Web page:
Friday, February 7, 2014

Scottish Raisin Bread

This bread and recipe was given to us recently from my mom and has become one of my husband's favorites. Sometime in the past few months, I discovered the idea to toast sweet bread and add a little butter (I know, I'm probably a little slow!). Well, this bread is a perfect candidate and is just the thing for a snack or with a cup of tea (insert favorite hot beverage).  When I toasted this bread, I let it go a little longer because it is so dense and I wanted it a little crispy. Was it ever good! The toasting really brings out the sweetness of the raisins and adds more flavor to the nuts and oats. You could also add some jam or other toppings, but I don't feel it needs anything else.

I have not found a recipe quite like this before and was excited to share it here. The only place I was able to find a somewhat similar recipe was over at Always In The Kitchen. As the author of that site noted, this recipe may not be Scottish- but it sounds nice, and Scotland brings to mind oats and raisins (or currants), right? My recipe has much more oats and a little more sugar (still is not very sweet)- but these recipes do not have any oil. For a stronger molasses flavor, I used about 1/2 black strap molasses. So put your spin on it and give it a try! (By the way, if you don't have a toaster oven, be very careful trying to toast sweet breads in a regular toaster without some type of a sleeve for toasting as the slice will probably fall apart and you will be burned trying to remove it.)

Makes 2 loaves


  • 2 eggs
  • 1 cup brown sugar
  • 2 1/3 cups buttermilk or soured milk
  • 2/3 cup molasses
  • 3 cups flour
  • 1 tsp salt
  • 1 tsp baking powder
  • 2 tsp baking soda
  • 1 1/2 cups rolled oats (I used quick oats and it was fine)
  • 1/2 cup chopped nuts
  • 1 1/2 cups raisins, dried currants or craisins, or a mix
  • Preheat oven to 350 degrees F- (25 degrees lower if using glass baking pans).
  • Mix eggs with sugar in a large mixing bowl, then add in the milk and molasses.
  • Sift the dry ingredients together and add into the wet mixture.
  • After mixture starts to come together, add in the nuts and dried fruit.
  • Divide the batter between 2 greased loaf pans.
  • Bake for approximately 1 hour or until toothpick inserted in center comes out dry- start checking around 50 minutes if top of bread appears less moist

*My mom told me, after I originally posted this recipe, that she got it from What's Cooking At Myrtle cookbook by Levia Lerch. I increased the liquids since the bread seemed too dry. If you find it takes too long to finish baking, you can decrease the liquid to 2 cups buttermilk.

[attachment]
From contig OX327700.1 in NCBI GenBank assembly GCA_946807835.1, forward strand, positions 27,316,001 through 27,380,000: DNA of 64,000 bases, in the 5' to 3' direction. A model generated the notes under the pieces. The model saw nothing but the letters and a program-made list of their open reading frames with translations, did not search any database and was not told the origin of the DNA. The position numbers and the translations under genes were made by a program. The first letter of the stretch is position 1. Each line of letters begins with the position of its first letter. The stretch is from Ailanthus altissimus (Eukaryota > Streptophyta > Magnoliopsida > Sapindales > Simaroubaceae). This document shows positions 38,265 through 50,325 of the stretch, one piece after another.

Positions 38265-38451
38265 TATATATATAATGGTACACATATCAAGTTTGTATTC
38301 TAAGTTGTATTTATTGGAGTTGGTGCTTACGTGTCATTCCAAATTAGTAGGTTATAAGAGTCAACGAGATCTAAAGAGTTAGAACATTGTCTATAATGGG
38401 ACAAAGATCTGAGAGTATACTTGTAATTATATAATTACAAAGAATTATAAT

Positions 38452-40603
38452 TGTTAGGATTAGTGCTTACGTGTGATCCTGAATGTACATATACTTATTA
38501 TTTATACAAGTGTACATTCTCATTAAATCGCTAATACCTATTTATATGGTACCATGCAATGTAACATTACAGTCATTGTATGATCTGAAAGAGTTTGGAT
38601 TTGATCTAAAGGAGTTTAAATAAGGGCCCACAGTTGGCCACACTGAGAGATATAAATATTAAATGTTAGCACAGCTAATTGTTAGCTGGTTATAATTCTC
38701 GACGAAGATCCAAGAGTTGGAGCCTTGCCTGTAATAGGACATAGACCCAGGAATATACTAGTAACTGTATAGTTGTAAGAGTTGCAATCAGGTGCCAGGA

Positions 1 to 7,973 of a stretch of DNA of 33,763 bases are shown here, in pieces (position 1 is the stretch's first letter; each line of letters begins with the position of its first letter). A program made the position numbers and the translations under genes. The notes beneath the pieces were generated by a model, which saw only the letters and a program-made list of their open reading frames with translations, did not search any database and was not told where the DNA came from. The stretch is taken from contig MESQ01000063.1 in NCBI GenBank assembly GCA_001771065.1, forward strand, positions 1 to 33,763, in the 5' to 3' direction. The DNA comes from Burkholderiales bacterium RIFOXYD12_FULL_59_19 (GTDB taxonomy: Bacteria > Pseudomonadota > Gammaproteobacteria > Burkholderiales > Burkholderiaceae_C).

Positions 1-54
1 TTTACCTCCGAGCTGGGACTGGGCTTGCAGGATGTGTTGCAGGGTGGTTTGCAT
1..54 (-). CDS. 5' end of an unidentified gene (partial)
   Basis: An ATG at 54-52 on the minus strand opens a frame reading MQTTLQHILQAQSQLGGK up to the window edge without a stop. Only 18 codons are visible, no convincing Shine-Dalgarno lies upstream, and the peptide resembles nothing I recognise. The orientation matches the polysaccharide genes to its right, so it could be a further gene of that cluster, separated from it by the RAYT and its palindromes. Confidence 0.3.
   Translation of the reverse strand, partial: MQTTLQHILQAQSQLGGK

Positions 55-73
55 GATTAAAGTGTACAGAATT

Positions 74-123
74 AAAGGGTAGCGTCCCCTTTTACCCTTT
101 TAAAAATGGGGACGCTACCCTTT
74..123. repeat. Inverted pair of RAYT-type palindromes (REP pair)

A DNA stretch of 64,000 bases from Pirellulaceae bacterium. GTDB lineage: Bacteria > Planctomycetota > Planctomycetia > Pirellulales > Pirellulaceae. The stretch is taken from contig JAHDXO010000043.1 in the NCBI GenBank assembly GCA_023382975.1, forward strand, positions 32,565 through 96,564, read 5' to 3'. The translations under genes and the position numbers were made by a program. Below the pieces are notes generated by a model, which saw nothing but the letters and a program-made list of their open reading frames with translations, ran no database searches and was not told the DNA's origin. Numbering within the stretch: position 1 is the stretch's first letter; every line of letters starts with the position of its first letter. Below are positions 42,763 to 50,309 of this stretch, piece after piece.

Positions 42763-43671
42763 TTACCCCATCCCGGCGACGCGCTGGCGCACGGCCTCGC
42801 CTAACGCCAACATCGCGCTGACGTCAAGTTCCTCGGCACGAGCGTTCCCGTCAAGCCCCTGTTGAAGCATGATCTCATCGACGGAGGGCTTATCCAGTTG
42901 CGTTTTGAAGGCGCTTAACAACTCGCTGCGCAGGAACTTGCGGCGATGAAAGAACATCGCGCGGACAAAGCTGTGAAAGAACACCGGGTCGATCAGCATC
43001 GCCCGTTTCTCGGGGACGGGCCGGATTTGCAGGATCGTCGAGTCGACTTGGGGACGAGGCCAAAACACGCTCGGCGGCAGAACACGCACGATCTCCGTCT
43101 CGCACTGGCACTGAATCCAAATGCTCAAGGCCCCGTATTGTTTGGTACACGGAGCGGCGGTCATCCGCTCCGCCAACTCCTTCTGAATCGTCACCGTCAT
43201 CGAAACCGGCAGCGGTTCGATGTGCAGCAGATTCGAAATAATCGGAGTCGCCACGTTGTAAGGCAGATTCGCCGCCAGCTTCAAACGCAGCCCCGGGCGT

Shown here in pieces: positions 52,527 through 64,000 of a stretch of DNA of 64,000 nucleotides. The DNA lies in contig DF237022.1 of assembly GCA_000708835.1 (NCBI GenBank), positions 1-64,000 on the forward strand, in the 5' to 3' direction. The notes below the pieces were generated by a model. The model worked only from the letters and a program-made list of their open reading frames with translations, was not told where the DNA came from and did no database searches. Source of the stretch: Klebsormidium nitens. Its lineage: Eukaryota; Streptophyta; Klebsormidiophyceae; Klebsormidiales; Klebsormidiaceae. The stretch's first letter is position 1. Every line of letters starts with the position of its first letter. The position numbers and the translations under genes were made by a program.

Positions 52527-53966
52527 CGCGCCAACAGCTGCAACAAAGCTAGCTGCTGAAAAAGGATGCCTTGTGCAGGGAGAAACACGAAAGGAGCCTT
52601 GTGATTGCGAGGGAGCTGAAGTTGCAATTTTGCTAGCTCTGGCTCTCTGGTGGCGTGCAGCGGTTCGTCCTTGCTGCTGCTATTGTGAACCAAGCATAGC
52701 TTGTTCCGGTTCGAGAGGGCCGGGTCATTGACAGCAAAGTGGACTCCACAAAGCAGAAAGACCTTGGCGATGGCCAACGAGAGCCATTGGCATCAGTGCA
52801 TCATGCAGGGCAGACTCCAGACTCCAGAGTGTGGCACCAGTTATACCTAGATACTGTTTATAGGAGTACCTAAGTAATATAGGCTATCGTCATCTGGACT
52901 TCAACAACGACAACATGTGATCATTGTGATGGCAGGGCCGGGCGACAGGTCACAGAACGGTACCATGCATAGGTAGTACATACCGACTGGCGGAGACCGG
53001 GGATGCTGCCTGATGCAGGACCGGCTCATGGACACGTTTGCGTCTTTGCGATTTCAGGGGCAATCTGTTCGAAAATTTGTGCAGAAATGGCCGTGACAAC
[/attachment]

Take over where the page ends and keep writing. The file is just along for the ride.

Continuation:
Monday, February 3, 2014

Easy but Amazing Bolognese Sauce (Meat Sauce)

This is the sauce to make when you are short on time and need something full of flavor. Although I have typically kept a stock of store-bought spaghetti sauce on hand and add in herbs and other items to give it more flavor, I have been looking for recipes to make more things from scratch and be more in control of the ingredients in our food. When I saw this sauce recipe from Kristin Porter (Best-Ever Bolognese Sauce), I was impressed with how easy it looked and is similar to how I made some homemade sauces in the past. I have adapted this recipe and was so pleased with the flavors- totally worth a little extra effort over opening a jar and pouring it in a pot. 

  • 1 1/2 pound ground beef (or may use part or all Italian sausage)
  • 1 large onion, chopped (about 1 cup)
  • 1 cup chopped mushrooms
  • 2 medium carrots, chopped (1 cup)
  • 3 cloves garlic, minced (or a little more)
  • 1 cup half and half or milk (not lowfat)
  • 1 cup beef broth
  • 1 Tbsp white wine vinegar
  • 1 (28 oz.) can crushed tomatoes
  • 1 (6 oz.) can tomato paste
  • 2 tsp Italian seasoning, crushed in palm before adding
  • 1 tsp black pepper
  • 1/2 - 1 tsp salt (or adjusted to taste)
  • 1 pound pasta of choice
  • Brown meat and vegetables together in large covered pot until meat is no longer pink and vegetables are tender. If meat is very fatty, you may drain off/sop up some of the extra fat.
  • Add in the remaining ingredients (except the pasta) and cook uncovered on medium-high for about 10-15 minutes or until the sauce has thickened somewhat. If it is too bubbly, keep lid on partly so moisture can still escape. 
  • Cook pasta according to directions and then drain, adding some of the sauce to mix with the pasta and flavor it prior to serving. Serve with parmesan/romano cheese and a little oregano sprinkled on top.